Canadian real estate affordability data paints a dreary future for young adults. BMO’s latest look at affordability reveals it hasn’t been this hard to buy a home since the late-80s bubble. The brief period of rising interest rates didn’t help, but there’s a bigger issue. Interest rates are the highest since 2001, but since then home prices grew 3x faster than incomes.
Canadian Real Estate Is The Least Affordable Since 1988
Nearly two generations of Canadians haven’t experienced such unaffordable shelter. In Greater Toronto, payments would cost buyers four-fifths (79%) a median household’s income. Keep in mind, this isn’t a ritzy part of town or even the downtown core. This is for a typical home across the whole Greater economic region, including its burbs.
“That’s just for the mortgage [in Toronto]; you could easily spend another 8% of income on property taxes, heating, condo fees, and other housing costs,” says Sal Guatieri, the BMO economist that authored the analysis.
It doesn’t get much better for most of Canada’s households. In Vancouver, a median household also needs to spend 78% of their income for a home. But these are big cities, right? The rest of the country must be significantly cheaper.
Zooming out is cheaper, but still out of reach. The national average is 39% for a mortgage, the maximum a borrower can lend. It screams credit-driven issue, but that’s beside the point. Once again, this is just the mortgage. Additional costs regularly incurred for homeownership drive that cost even higher.
Policymakers might boast of cost of living improvements, but housing is getting worse. “The [below] table shows that affordability has worsened in the past year due to higher interest rates and a partial rebound in prices,” says Guatieri.
Source: BMO Economics.
The Stress Test Is Stressful
Stress testing further complicates the issue. The stress test qualifies borrowers at a higher rate to ensure they can make the payments. It already proved its value during the recent rate hikes, reducing over leveraging. However, already high income requirements combine to make cities like Toronto less attainable.
“Qualifying at a rate two percentage points above your contract rate would imply mortgage service costs of 94% of annual income. That’s well above the bar set for federally regulated lenders of 39% which also includes other housing expenses,” Guatieri explains.
Canadian Interest Rates Were The Same In 2001, But Home Price Growth Tripled Income
Canadian interest rates are the highest since 2001, but affordability is much worse. The bank’s table shows that buying a home in 2001 required a “modest” 29% of income. Today is very different, largely due to Canada’s focus on non-productive growth.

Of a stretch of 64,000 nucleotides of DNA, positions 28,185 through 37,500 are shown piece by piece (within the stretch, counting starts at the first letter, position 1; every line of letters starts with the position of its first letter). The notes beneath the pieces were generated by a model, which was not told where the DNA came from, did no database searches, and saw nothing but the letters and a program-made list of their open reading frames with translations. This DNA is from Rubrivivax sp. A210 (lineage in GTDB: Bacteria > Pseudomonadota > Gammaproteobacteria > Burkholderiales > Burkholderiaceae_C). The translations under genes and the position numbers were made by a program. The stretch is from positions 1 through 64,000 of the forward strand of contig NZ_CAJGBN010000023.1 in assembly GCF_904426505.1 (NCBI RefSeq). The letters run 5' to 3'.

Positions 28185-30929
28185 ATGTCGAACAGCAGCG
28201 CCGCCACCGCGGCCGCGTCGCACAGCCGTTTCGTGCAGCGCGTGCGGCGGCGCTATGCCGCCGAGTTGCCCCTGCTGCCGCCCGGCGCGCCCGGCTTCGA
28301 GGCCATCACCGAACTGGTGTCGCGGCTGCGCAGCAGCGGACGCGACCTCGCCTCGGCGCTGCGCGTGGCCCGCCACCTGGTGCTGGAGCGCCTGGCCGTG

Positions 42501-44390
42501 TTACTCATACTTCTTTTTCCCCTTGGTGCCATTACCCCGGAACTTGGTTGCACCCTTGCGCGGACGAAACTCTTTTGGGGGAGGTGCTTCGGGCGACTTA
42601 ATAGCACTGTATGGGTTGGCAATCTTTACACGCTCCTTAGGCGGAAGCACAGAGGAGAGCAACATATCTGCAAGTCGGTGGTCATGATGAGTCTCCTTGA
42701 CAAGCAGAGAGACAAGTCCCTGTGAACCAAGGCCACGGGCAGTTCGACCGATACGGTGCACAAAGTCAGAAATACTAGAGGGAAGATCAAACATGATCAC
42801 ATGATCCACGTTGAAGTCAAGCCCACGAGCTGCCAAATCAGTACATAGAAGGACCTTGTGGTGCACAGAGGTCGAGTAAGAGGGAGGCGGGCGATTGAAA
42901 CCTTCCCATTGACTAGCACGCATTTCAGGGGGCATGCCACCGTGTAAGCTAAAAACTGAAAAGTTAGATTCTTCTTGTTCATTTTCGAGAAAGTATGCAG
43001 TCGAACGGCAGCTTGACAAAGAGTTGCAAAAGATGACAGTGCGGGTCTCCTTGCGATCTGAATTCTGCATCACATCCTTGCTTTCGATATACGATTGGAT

“The difference is that prices have run nearly three times faster than incomes since then, spiking the ratio from four times income to eleven,” says Guatieri.
Not All of Canada Is Unaffordable, Just The Places You Want To Live
Despite surging home price across the country, some markets are still in reach. Most of Canada’s major cities are really close together, resulting in contagion. However, Canada’s a big country, and some markets just haven’t responded the same way.
“The problem is that a quarter of residents live in the two regions that are well beyond the reach of most buyers, while many other regions have become terribly expensive in the past three years,” he explains.
Adding, “If you want both affordability and life in the big city, then head to Montreal, Calgary or Ottawa, where mortgage payments consume just one-third of income, and many buyers would still pass the stress test.”
Calgary continues to print new highs, despite a recent pullback in other markets. The bank also suggests Saskatoon, Regina, Winnipeg, Edmonton, Quebec City, and St. John’s. All of those regions have servicing costs around 20% of the median income. They further note that some of those market may appeal to investors, due to the low input costs. Low input costs make it much easier to run a profitable rental.
Would Falling Interest Rates Help Affordability? BMO Believes It Can
Don’t expect relief anytime soon, since the bank’s take would be virtually impossible. “Relief will come only if interest rates fall sharply and prices lag incomes for a lengthy period,” explains Guatieri.
It’s a reasonable-sounding take, especially considering the rate home prices outpaced incomes. There’s just one kink in that take—lower rates have never improved affordability. Bank of Canada (BoC) research shows falling rates failed to improve affordability. Over the past 20 years, they helped to boost prices. Home prices adjusted to consume the additional leverage provided.
The Dutch central bank also found low rates funnel assets to richer households. A greater share of assets concentrated in wealthy households post-low rate shock. The wealthier the household, the more leverage provided by low rates. The math is also easier on investment properties when input costs are lower. Ultimately, this stimulates more demand.
The issue should be obvious at this point. We literally just saw a low rate shock result in a surge of investors and eroding affordability. But apparently no one can remember what happened immediately before rates surged.